Poland seeks hard EU line on Russia
Premier Donald Tusk told reporters
Poland hopes to convince the European Union to take a hard line on Russia`s Russia military intervention in Georgia at a special summit on September 1, its prime minister said Monday, according to Thompson Financial.
`I spoke with (Germany`s) Chancellor Merkel this morning to make the European position uniform, harder and categorical concerning Russia in the context of the crisis in the Caucasus,` Premier Donald Tusk told reporters.
French President Nicolas Sarkozy, whose country holds the EU presidency, called the summit for September 1 in Brussels.
Poland, which last week signed a missile defence deal with United States, amid veiled Russian threats, had pressed for a special EU summit on the crisis in Georgia.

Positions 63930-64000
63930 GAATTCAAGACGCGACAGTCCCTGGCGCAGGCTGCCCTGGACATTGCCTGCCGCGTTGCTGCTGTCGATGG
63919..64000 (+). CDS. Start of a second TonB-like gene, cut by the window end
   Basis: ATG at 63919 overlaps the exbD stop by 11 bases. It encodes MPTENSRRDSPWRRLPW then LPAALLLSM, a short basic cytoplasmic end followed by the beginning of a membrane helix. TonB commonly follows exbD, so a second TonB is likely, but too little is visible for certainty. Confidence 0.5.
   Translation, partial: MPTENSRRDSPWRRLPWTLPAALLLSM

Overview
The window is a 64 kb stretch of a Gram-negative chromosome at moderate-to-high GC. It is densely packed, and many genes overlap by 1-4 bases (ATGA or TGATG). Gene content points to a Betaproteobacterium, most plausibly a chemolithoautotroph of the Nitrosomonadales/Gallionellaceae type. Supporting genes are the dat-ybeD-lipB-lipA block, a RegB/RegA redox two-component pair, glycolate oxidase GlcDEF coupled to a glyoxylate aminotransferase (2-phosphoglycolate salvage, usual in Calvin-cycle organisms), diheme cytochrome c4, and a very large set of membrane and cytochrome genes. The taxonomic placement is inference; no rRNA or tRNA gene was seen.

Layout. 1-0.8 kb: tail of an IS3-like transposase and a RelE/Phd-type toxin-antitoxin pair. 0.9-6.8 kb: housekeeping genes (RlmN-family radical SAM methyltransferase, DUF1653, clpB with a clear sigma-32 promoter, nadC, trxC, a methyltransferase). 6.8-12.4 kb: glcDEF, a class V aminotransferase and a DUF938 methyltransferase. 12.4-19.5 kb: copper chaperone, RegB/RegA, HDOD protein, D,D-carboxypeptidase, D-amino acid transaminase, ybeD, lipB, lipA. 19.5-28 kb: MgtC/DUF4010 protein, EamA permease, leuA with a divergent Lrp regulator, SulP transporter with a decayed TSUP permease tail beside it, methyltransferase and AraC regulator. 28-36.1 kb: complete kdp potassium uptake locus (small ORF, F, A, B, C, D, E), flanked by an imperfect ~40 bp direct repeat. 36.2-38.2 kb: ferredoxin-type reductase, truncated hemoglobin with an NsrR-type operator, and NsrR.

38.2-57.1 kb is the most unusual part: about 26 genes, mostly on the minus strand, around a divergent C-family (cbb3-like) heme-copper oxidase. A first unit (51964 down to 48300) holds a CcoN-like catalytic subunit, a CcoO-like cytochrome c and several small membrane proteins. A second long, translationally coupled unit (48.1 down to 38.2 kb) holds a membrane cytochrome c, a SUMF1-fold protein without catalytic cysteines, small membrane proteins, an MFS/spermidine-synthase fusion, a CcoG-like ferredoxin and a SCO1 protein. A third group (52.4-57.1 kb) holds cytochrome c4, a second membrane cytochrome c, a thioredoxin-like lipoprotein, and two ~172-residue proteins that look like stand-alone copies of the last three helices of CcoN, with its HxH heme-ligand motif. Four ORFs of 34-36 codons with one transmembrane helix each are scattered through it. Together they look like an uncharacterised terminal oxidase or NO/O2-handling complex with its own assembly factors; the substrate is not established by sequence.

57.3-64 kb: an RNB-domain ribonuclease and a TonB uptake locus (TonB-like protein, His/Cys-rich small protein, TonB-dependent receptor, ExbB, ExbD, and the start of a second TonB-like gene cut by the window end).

`It seems that this Polish viewpoint we have been presenting from the beginning (...) is beginning to be current position in the European Union,` Tusk said.
`I spoke with President Sarkozy a few days ago and he did not hide that Russia`s behaviour is beginning to be irritating to a certain degree and will require the EU to make firm decisions,` Tusk said.
He said he believed Russia had not respected the terms of a peace agreement brokered by Sarkozy between Russia and Georgia.
`At least on some points we have the impression Russia is flouting this agreement,` Tusk said.
Poland is a strong supporter of Georgia being put on track for membership of NATO and the EU.
Tusk said he was not surprised by the Russian parliament`s vote on Monday to recognise the independence of breakaway Georgian regions, South Ossetia and Abkhazia.
`We expected this kind of development. This demonstrates that Russia is hardening its position,` Tusk said.
The two regions are internationally recognised as part of Georgia, where Russian troops rolled in on August 8 to fight off a Georgian offensive to retake South Ossetia.